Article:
On July 8, 1927, the first respondent applied for a judicialsettlement. She alleged that she was a minor at the time of theadministration case and that her guardian ad litem, the secondrespondent, had since died. She also said that she had receivedno portion of the income of the estate and gave a lirt of seven landswhich she said the appellant had not included fc. the inventory.
In a supplementary affidavit she stated that she had signed thesettlement and that she was not bound by it as it had beeh enteredinto without the special authority of the Court.
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Now, the first respondent being a Muslim did not acquire majorityby marriage, but by section 502 of the Civil Procedure Code she isa major for the purposes of Chapter XXXV., and therefore she couldsue or be sued without representation by a next friend or a guardianad litem. It was contended for the appellant that, she being aperson of full age and capacity for the purposes of the proceedingsin Court, the consent which she gave in person to the settlementwas binding on her arid that it was not open to her to question theregularity of the compromise made on her behalf by her guardianad litem. The learned District Judge held that the settlementwas not binding on her and allowed the application for a judicialsettlement. The appellant appeals from this order.
The compromise regarded as one made by a grr.rdian ad litem ■on behalf of a minor is clearly irregular.
Our Code does not provide, as the Indian Code now does, Order32, rule 7 (1), that the leave of the Court should be expressly recordedin the proceedings. This addition to the Indian Code, however,merely gave effect to the practice previously existing, and herespecial leave to enter into a settlement or compromise on behalfof the minor, distinct from the general sanction applied for by allthe parties, has always been insisted on (Silindu v. Akura,1 Bandarav, Elapata:1). There is nothing in the record to indicate that theCourt exercised any discretion as to the propriety of the compromiseor that any material was put before it on which it could have formedan opinion whether it was for the benefit of the first respondent.The Court is not by the appointment of a guardian ad litem relievedcompletely from the duty of watching the interests of minor partiesto actions. The appellant in his application for administrationstated that the value of the estate was Rs. 7000. The amendedinventory after the revision by the revenue authorities, whichwas filed eight months after the settlement, showed the valueof the estate on which duty was payable as Rs. 20,011-25. Thisshows the danger of allowing such a compromise as this beforethe real value of the estate is known.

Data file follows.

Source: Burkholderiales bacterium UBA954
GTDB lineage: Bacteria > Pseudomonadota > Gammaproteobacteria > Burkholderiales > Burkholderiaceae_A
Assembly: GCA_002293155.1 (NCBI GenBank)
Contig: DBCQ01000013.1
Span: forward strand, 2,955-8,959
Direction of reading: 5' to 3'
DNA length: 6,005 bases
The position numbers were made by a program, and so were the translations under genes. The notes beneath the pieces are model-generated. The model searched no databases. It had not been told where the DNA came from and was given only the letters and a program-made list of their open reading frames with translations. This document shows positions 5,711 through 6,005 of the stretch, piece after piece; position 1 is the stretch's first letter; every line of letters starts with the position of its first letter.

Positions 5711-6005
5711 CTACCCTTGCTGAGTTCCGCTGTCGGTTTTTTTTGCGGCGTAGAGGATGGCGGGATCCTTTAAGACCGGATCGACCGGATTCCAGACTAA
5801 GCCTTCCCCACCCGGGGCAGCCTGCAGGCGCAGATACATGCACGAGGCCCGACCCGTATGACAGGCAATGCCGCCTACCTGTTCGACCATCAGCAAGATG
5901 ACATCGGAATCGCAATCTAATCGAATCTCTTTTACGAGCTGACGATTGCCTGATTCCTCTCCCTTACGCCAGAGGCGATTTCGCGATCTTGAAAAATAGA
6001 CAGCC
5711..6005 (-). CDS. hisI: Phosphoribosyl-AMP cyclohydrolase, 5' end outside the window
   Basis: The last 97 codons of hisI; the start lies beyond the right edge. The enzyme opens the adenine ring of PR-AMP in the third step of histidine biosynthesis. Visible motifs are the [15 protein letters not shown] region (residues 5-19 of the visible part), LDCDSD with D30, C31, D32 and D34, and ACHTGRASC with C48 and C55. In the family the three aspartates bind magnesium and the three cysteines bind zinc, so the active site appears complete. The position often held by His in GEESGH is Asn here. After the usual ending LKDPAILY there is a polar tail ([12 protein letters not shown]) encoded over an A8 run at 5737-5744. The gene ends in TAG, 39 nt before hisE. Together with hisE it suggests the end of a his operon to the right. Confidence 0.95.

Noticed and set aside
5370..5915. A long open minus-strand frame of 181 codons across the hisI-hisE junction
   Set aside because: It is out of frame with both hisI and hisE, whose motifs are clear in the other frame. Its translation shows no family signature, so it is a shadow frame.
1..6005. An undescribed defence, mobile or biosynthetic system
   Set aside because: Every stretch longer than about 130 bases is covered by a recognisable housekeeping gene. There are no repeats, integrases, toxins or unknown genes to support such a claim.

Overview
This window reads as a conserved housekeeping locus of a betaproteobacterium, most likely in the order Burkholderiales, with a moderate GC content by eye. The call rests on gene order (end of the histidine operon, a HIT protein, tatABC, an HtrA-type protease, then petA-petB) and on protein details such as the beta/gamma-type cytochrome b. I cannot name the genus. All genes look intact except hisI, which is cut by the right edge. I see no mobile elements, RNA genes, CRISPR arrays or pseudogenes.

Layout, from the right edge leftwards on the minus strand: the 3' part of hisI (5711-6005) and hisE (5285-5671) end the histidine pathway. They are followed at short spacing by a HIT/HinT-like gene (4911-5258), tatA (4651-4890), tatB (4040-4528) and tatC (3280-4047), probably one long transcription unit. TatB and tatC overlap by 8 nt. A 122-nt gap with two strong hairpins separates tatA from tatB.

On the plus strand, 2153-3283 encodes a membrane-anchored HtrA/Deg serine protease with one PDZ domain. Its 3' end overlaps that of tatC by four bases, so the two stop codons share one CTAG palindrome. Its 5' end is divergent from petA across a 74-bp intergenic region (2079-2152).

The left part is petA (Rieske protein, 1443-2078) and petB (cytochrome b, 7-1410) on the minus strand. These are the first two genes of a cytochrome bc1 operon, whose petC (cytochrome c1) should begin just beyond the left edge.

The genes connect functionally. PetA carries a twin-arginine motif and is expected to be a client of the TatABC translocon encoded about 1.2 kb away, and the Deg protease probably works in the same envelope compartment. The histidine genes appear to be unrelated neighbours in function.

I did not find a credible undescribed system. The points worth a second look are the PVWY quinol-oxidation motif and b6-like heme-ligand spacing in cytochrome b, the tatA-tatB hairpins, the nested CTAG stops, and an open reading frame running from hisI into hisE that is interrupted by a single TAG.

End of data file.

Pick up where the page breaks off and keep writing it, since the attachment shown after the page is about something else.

It is significant that no effect was given to the compromise byexecuting a conveyance to the first respondent until June 27, 1927,ten days before the first respondent applied for a judicial settlement.
If the respondent was a minor for all purposes the settlementcannot bind her for the reasons I have stated. Is she then to bebound by it because by the provisions of section 502 of the CivilProcedure Code she was competent to appear in the action withouta guardian ad litem and because she signed the settlement ? It isclear to my mind that she is not bound by it. She was not actingas a person of full capacity, nor could the responsibility for the
1 (1907) 10 N. L. R. 193'.* (1922) 1 Times of Ceylon Reports 32.
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. settlement attach to her when she was under the tutelage of the i92S.guardian ad litem with whom the Court dealt as her representativej
who could bind her by his action.
Tn my opinion the order of the learned District Judge is right. Se9UI wish to draw his attention to the application for j udioial settlement. EowummaIt does not state the parties to it but names as respondents “ SinnaUdayarlage Eowumma and others.” This is indefinite anduncertain. The Court will also direct attention to the childrenof Assanath Umma, the deceased sister of the intestate, who, it isagreed, are heirs of the intestate but who, so far as I can see, werenot brought into the proceedings though on November 11, 1926,the journal entry has a note “ estate closed.”
The appeal is dismissed,' with costs.
Garvin J.—I agree.
SEGU MADAR v. HOWUMMA et al